A councillor who suggested all disabled children should be put down because they cost the council too much money has resigned.
Collin Brewer, Independent councillor for Wadebridge East in Cornwall, stepped down after coming under a torrent of criticism over his remarks.
The councillor told a volunteer from the Disability Cornwall charity in 2011: "Disabled children cost the council too much money and should be put down."
He made the comment at an event hosted to allow councillors to meet equalities organisations and better understand the issues they face. The Hayle-based charity had a stand at the event.
Disability Cornwall advice services manager Theresa Court said: "I was absolutely horrified anyone would make such a depraved comment, let alone a Cornwall councillor and at a public event.
"As far as I was concerned I had a duty to make a formal complaint against Councillor Brewer to seek appropriate justice."
Meanwhile Steve Paget MBE, Chair of Disability Cornwall, said: "It is of great concern to us that anyone with such beliefs, let alone to vocalise them, could be a representative and elected member of our local authority.
“For such a serious issue and multiple breach of code of conduct, bringing the council into disrepute, we did expect no less than this councillor's resignation.”
On Tuesday Liberal Democrat Councillor Jan Powell, whose daughter is disabled, backed the call: "I'm shocked, I can't believe that a councillor could even contemplate saying something like that even to stimulate debate,” she said.
“For me it is a resignation issue."
More than 2,800 people voted in a poll on thisiscornwall.co.uk, with 95 per cent calling for the resignation of the councillor.
A Cornwall mother of a disabled girl said she would fight to stop Brewer from being re-elected as a councillor in May, while Katie Price, also known as Jordan, slammed the councillor’s comments.
The celebrity, whose son Harvey is autistic and has septo-optic dysplasia, tweeted:
An investigation was launched and the independent standards committee ruled Brewer should write a letter of apology to the organisation.
His letter read: "I am writing to offer my whole hearted apology for the offence these remarks have clearly caused. While I meant no offence by my remarks to you I can see, in retrospect, that they were ill judged and insensitive and should not have been made at all."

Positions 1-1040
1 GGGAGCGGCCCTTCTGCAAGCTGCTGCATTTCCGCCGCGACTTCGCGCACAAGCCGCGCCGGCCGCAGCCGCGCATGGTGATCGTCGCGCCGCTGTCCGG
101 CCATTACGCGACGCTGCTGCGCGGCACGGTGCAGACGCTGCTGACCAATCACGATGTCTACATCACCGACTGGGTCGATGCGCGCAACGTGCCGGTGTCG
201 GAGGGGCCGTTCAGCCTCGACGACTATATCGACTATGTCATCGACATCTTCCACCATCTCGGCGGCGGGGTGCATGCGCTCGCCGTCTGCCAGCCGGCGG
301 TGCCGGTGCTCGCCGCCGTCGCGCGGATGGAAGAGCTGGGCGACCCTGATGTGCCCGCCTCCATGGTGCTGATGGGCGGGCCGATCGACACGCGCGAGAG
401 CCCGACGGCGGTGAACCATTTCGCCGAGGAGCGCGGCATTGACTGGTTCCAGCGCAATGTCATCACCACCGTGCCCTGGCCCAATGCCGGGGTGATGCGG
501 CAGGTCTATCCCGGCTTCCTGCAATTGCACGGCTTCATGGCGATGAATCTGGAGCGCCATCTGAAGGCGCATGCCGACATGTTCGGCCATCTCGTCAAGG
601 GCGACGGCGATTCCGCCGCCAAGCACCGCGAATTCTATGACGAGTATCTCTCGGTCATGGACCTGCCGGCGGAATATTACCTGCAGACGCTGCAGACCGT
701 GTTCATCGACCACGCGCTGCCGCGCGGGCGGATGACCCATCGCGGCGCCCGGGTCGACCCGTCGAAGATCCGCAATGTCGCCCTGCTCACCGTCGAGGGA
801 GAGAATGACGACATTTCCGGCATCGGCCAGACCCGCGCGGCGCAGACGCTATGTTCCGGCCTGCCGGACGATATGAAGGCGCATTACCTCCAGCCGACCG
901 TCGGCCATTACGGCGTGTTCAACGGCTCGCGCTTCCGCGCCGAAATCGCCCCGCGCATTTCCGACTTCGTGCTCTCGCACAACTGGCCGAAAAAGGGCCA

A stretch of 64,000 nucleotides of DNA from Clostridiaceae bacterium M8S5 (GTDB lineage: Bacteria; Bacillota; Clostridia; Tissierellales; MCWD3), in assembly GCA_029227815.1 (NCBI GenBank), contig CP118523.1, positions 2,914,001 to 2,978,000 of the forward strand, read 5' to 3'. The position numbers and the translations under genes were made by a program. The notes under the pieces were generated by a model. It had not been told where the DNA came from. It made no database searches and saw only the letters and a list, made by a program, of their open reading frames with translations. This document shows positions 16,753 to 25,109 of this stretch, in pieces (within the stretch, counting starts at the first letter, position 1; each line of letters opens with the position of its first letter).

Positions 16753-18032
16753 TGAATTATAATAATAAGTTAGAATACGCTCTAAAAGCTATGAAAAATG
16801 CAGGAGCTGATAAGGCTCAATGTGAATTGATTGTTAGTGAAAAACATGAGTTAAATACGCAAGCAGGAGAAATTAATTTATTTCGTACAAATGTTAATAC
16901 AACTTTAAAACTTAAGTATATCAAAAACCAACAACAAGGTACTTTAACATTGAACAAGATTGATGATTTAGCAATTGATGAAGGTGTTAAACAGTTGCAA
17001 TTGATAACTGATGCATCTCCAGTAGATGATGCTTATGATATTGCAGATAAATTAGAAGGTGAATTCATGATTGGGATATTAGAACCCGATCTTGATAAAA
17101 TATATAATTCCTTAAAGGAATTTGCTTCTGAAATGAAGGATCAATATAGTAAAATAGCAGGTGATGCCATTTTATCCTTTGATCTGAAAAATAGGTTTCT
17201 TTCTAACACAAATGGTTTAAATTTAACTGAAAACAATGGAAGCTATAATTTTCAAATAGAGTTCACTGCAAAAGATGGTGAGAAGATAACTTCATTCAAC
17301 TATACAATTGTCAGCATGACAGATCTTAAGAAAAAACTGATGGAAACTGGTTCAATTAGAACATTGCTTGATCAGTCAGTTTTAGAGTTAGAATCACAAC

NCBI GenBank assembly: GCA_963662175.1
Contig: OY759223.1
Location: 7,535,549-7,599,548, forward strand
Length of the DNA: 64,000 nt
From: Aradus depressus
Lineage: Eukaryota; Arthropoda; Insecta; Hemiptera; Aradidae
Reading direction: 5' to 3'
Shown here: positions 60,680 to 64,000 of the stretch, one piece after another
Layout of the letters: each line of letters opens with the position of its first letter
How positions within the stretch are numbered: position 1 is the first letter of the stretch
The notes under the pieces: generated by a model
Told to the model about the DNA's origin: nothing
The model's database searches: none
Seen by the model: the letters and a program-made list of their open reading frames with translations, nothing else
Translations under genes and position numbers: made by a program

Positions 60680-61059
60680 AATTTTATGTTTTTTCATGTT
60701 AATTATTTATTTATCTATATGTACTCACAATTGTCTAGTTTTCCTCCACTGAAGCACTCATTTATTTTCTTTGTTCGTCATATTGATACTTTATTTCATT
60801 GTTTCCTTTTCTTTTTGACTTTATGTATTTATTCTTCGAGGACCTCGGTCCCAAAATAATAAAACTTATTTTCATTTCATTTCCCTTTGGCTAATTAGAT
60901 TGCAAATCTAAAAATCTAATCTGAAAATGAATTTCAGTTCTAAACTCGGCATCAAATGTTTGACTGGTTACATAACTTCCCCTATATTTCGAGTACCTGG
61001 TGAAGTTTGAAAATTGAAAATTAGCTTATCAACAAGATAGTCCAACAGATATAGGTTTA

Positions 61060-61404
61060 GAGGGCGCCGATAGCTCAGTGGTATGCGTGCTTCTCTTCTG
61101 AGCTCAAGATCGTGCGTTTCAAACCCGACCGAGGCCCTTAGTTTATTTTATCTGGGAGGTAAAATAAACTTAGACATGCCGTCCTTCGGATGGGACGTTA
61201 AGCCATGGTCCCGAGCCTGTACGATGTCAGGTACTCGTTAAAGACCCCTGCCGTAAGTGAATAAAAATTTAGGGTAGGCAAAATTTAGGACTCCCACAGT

Brewer was also removed from his political group at County Hall.
Cllr Brewer yesterday went on BBC Radio Cornwall to discuss the row over his comments. He said: "I was wrong, I admit it. I will continue to apologise.
“This is my first indiscretion, not that there is any excuse for that and most are sympathetic to me, those that I've spoken to."
Earlier this week Brewer, who has been a councillor for more than 25 years, told the Western Morning News he believed the incident happened after a long council meeting regarding budgets.
He recalled the conversation happened at a time when some disabled children were being moved out of county for care which was "incurring additional expense".
While admitting using the language, he stressed it was not something he believed but was said to "stimulate" a debate.
Disability Cornwall yesterday urged calm over the issue, asking those angered by Brewer’s comments not to engage in a "hate campaign" against the independent councillor.
In a statement, Disability Cornwall said: "Thank you to everybody for the support we have received, but we have concerns some people are either calling Councillor Brewer's home telephone number or even visiting his house in connection with the comments he made regarding disabled children.
“Please do not do either as it doesn't achieve anything and would make it seem like a hate campaign.
"If you would like to make your views known then please contact Cornwall Council."
Brewer decided overnight to step down from the council, but said he would not rule out standing again at the next elections in May if he had the support of his constituents.